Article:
The Mysterious Ways of the Pakistani Police
“There was an accident, they’re taking me to the thana,” said our driver over the phone.
Unable to provide too many details, all my mother and I could gather was that our driver was being taken to the police station by the people whose car had been hit. It took about half an hour for us to reach the station. Having spoken to one of the policemen over the phone before reaching the thana, both of us were somewhat at ease due to the manner in which he’d spoken. He was calm, composed and respectful. We learned that the driver of the other car had gotten off and started arguing. Since this was blocking up traffic, policemen from a close-by police mobile told both to go resolve the issue at the police station five minutes from where they were, and escorted them both there.
Once there the policemen seated both parties across from each other, heard their respective versions, and we came to an agreement that the damages would be paid by us and the point of contact would be the police station. All settled – or so we thought.
While we were waiting for my husband to bring the original papers of the car to keep at the station so we could take the car and our driver back with us, the SHO asked my mother into his office. When she returned she said we’d have to wait a while longer. What the SHO said to her was, “We think the guy is drunk. We’ve seen the car and it’s not your driver’s fault. We don’t think you should pay damages at all. In fact, we want to press charges against him for drunk driving, but we don’t want to implicate you in this case, so we’re trying to find a section we can charge him under that will not involve you. We’re also sending him to the hospital to get a breathalyser test done.”
Interesting, I thought. Not the kind of professionalism one expects at local thanas here. But Clifton thana was a different experience. We sat there for about an hour-and-a half and, interestingly, it was quite un-thana-like, given the general perception.
It was not an intimidating place to be in to begin with. There was a proper reception area with a TV above us, tuned to Geo News. It wasn’t because we were there – or the fact that my mother had said she was a journalist when the policemen asked for her particulars – that they were all putting on an act to appear dignified and professional. No, they were that. Clearly, there were systems in place was too. Thrice different policemen came in to discuss their shifts, with one of them carrying a board in.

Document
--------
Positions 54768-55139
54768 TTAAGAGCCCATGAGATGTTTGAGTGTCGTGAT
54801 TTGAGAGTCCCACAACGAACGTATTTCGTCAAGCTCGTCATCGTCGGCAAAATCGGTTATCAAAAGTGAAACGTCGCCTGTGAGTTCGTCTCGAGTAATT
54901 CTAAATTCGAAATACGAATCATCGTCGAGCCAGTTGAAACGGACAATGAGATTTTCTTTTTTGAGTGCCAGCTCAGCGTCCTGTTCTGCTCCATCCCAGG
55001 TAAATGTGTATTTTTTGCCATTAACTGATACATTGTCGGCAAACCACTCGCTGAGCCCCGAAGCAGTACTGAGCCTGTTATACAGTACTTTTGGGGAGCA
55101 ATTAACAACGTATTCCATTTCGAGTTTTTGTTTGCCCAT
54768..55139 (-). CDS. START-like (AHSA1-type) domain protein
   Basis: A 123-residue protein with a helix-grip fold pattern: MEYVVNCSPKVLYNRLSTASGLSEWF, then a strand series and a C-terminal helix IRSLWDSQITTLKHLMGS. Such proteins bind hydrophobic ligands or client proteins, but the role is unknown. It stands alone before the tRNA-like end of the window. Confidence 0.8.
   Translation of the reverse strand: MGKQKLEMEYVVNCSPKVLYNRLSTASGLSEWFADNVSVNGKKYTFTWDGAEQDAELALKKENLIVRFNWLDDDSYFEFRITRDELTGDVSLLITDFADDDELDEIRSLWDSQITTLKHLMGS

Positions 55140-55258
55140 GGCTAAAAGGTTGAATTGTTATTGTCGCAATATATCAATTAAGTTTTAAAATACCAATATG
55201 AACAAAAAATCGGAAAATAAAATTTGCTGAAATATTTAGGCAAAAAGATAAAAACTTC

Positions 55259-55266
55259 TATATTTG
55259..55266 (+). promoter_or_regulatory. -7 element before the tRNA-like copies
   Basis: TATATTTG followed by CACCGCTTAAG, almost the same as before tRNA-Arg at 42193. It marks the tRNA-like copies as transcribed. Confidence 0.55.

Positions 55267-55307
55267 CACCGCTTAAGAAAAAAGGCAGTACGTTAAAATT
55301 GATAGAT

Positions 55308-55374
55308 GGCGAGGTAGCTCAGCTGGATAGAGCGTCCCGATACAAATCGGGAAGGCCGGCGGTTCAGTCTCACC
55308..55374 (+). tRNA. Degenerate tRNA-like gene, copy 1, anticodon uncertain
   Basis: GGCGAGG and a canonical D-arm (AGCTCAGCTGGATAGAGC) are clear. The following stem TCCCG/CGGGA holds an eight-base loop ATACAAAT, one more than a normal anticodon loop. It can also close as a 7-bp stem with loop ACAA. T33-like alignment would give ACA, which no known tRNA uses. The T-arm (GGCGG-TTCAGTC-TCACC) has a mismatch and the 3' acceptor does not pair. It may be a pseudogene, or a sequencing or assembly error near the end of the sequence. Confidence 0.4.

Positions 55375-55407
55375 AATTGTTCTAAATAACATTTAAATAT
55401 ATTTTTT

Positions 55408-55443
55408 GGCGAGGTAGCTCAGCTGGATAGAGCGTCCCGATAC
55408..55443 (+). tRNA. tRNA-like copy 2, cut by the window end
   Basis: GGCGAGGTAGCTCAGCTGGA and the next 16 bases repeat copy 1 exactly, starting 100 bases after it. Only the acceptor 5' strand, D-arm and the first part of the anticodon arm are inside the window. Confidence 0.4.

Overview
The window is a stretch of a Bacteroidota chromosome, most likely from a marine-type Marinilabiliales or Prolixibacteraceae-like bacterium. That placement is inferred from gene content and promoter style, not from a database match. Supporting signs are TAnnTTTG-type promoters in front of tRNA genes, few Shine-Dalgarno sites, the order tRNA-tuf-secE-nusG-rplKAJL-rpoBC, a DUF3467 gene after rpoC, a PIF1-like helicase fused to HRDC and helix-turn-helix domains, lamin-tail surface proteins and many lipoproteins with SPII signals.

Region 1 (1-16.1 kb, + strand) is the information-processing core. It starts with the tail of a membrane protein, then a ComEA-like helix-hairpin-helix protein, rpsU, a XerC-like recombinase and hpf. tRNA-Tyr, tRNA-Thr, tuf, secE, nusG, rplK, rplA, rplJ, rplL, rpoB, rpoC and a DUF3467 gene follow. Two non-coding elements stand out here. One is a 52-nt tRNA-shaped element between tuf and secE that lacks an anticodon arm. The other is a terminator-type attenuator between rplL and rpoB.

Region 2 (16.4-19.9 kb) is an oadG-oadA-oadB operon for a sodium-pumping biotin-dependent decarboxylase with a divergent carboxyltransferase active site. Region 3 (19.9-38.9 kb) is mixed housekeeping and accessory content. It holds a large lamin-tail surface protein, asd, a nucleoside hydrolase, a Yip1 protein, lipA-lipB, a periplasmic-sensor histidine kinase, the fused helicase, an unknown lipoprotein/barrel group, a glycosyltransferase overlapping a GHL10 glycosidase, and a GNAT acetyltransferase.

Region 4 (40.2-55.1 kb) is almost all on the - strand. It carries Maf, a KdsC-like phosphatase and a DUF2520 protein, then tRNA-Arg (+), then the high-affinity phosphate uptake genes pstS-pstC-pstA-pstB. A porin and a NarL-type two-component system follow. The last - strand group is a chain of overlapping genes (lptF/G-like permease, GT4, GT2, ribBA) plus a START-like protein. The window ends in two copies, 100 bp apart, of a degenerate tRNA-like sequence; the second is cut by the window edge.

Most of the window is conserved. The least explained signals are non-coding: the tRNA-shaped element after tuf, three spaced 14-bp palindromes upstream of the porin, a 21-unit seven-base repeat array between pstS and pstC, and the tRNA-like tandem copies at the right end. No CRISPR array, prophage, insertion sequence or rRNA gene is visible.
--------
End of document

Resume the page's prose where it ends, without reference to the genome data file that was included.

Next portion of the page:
Also, nobody spoke in a brusque manner – not to each other and not to those who came for some business or another. While we were there, a gentleman came to meet somebody who was jailed; one came to collect his bike and two young girls came in to report a gunpoint robbery and file an FIR as an original NIC of one of them had been stolen along with her bag. Not once did we hear anyone scream or use profanities. And none of the policemen made us feel uncomfortable.
Back after the breathalyser test, the policemen said the man was most definitely drunk and took him inside to another room, saying he would be locked up, and told us we could leave and take our driver and car with us. We walked out quite impressed. As we were discussing the whole case – which we didn’t get much time to talk about among ourselves, especially with our driver – we saw the guy walk towards his car. Strange, we thought. Better to make a move.
One view is, placing him under arrest and confiscating his mobile in front of us was just an act. May well be so. We were aware of the fact that the man’s ‘policemen friends’ had arrived and were negotiating, and the policeman dealing with our case was quite insistent that we leave. Not that it made a difference to us. We were ready to pay the damages and that is what the settlement was with the man and the police; the arrest had nothing to do with us, and in the end we walked out without a problem or having to give anything.
What happened in that man’s case, we don’t know. But even if placing him under arrest was just an act, it still does not take away from the manner in which the police conducted the whole affair, which is commendable.
This blogpost was originally published by the author on a personal webpage under the headline “A Thana Story.”
Farieha Aziz is a Karachi-based journalist and teacher. She joined Newsline in 2007, rising to assistant editor. Farieha was awarded the APNS award for Best Investigative Report (Business/Economic) for the year 2007-2008. She is a co-founder and Director at Bolo Bhi, an advocacy forum of Digital Rights.